Mocking up a Gamification Application

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In first mock up post we came up with a concept for a gamified application and in the second mock up post we fleshed out most of the application. Let’s finish off this design with the last few components and draw out what these screens might look like.

Image by felipe lopez on Unsplash

We left off last time with a fairly well rounded final design for the application. However, to make this a little bit more complete, lets add a final few components that address the social influence, accomplishment and loss and avoidance drivers.

Social Components

To make this application more social, and provide some friendly competition as motivation, lets include an option to add friends and build groups by including a few more social components. Firstly, we are going to enable the ability to search for and find friends so the user can add them to their friends list. This friends list will allow players to communicate to each other. Let’s also allow users to join a guild style group and allow players to communicate with their guild.

Image by Camille King on Flickr

Finally, throughout the application, let’s add the ability for players to announce their achievements to their friends and guild members by letting the player create a public profile. Also, to encourage players to keep up this social interaction, lets add the ability for players to trade or goods through a friends and guild marketplace.


As well as the normal achievements when finishing tasks and missions, let’s also add a number of different achievements throughout the application to cover the development and accomplishment driver. We have already established a progress bar and status points, but let’s also add a number of leader boards for the players friend list as well as the players guild list. These leader boards will rank the players on a number of statistics, such as net worth, missions completed, recruits lost etc.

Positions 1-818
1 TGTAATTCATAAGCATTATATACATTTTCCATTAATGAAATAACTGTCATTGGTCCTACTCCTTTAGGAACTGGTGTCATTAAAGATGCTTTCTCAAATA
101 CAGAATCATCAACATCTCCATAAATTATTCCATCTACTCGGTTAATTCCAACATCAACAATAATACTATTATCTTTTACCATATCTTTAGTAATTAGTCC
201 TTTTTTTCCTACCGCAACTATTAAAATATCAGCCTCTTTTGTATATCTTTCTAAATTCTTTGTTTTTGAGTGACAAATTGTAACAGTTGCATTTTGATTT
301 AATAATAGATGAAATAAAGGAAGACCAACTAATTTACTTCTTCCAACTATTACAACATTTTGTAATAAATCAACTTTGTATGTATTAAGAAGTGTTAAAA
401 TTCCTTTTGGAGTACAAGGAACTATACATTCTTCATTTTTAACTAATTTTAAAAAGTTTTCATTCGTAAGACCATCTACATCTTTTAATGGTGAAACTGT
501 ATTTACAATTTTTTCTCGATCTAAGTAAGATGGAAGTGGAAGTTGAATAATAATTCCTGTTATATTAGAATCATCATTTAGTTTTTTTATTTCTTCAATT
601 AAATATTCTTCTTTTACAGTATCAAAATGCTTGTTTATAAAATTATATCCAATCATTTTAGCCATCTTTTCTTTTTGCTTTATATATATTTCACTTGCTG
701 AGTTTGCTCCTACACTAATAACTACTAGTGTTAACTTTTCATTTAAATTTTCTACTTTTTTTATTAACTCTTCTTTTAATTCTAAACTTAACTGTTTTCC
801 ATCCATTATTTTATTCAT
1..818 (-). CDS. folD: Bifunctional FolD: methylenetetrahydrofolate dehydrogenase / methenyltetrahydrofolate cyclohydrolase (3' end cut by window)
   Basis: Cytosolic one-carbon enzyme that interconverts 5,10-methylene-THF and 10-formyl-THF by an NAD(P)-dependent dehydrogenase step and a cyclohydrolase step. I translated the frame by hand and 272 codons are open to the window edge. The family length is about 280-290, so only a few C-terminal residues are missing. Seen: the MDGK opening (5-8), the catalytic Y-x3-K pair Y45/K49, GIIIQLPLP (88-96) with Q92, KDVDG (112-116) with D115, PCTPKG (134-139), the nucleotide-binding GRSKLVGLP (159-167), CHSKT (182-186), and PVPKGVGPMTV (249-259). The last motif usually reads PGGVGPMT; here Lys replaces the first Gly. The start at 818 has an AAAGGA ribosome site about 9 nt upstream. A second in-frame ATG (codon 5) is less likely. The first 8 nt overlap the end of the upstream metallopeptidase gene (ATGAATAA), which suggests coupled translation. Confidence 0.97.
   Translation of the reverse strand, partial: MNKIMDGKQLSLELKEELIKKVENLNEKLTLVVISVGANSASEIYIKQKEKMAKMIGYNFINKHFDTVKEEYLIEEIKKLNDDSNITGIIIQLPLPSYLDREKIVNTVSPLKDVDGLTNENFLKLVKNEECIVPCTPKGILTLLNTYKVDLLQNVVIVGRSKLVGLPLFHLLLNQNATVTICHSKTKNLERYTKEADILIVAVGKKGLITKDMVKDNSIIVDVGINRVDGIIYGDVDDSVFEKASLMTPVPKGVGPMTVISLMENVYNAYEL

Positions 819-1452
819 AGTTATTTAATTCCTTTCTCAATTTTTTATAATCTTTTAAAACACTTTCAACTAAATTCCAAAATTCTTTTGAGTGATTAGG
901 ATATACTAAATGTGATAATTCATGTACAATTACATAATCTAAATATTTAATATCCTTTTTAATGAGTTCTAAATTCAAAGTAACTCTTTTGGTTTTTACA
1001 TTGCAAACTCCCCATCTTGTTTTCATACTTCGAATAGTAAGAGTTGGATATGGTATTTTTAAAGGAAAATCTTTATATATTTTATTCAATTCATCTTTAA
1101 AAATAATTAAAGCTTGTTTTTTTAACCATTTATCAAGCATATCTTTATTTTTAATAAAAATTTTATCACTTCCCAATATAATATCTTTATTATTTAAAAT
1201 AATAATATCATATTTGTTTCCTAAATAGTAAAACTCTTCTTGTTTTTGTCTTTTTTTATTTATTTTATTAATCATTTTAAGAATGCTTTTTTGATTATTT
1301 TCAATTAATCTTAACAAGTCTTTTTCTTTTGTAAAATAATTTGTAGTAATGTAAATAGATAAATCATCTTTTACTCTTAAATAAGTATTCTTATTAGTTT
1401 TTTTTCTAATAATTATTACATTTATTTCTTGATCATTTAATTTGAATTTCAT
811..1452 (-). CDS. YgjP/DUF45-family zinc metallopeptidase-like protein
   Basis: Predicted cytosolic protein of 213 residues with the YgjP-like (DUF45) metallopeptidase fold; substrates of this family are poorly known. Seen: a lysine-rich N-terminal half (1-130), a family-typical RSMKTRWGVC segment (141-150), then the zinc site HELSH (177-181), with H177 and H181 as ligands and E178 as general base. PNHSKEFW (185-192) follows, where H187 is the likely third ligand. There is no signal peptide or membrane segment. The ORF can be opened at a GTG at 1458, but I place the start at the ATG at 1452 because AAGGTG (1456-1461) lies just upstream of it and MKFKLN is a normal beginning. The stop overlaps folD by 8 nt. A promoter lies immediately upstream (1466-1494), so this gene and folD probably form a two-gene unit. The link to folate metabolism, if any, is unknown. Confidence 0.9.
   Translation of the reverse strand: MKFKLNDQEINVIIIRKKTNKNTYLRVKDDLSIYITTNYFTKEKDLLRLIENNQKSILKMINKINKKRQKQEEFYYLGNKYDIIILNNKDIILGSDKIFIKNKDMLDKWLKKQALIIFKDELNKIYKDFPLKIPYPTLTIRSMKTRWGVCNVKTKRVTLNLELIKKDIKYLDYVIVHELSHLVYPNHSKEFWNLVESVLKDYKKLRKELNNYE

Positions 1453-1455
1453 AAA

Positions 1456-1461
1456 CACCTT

Additionally, let’s also add medals for soldiers based on mission events, as well as commander badges for different statistically milestones the player reaches. We can also add a number of unlocks that players can use to show off their progress.


Finally, the last component to finish off our design is our loss and avoidance driver. We are going to use this driver sparingly as it is a little more negative than the other drivers. Let’s implement a timer function on the tasks and missions based on the size of each. If tasks or missions aren’t complete within the timer we will implement a random negative consequence, such as equipment being lost or a soldier being injured.

Image by Wil Stewart on Unsplash

Additionally, lets also add reminders to the players to keep working on tasks and missions. If the player doesn’t keep coming back to work on tasks the progress within the narrative will be lost or money/time/equipment will be lost or destroyed in negative events.

Final Words

So that wraps up the final parts of this gamified application design. I hope you enjoyed an inside look to this process. Of course this could, and might end up being, just be the beginning to an actual gamified application but that is another, quite a bit longer, journey.

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About Me

Hi, I'm Glenn!

As the Director of IT Operations, I am responsible for leading a team of IT professionals across both IT support and IT operations. I am an experienced, pragmatic IT professional that has helped organizations with transformational projects. I have a diverse experience across development and infrastructure, I am passionate about learning new technologies and solving complex problems. I also occasionally develop web applications and write.

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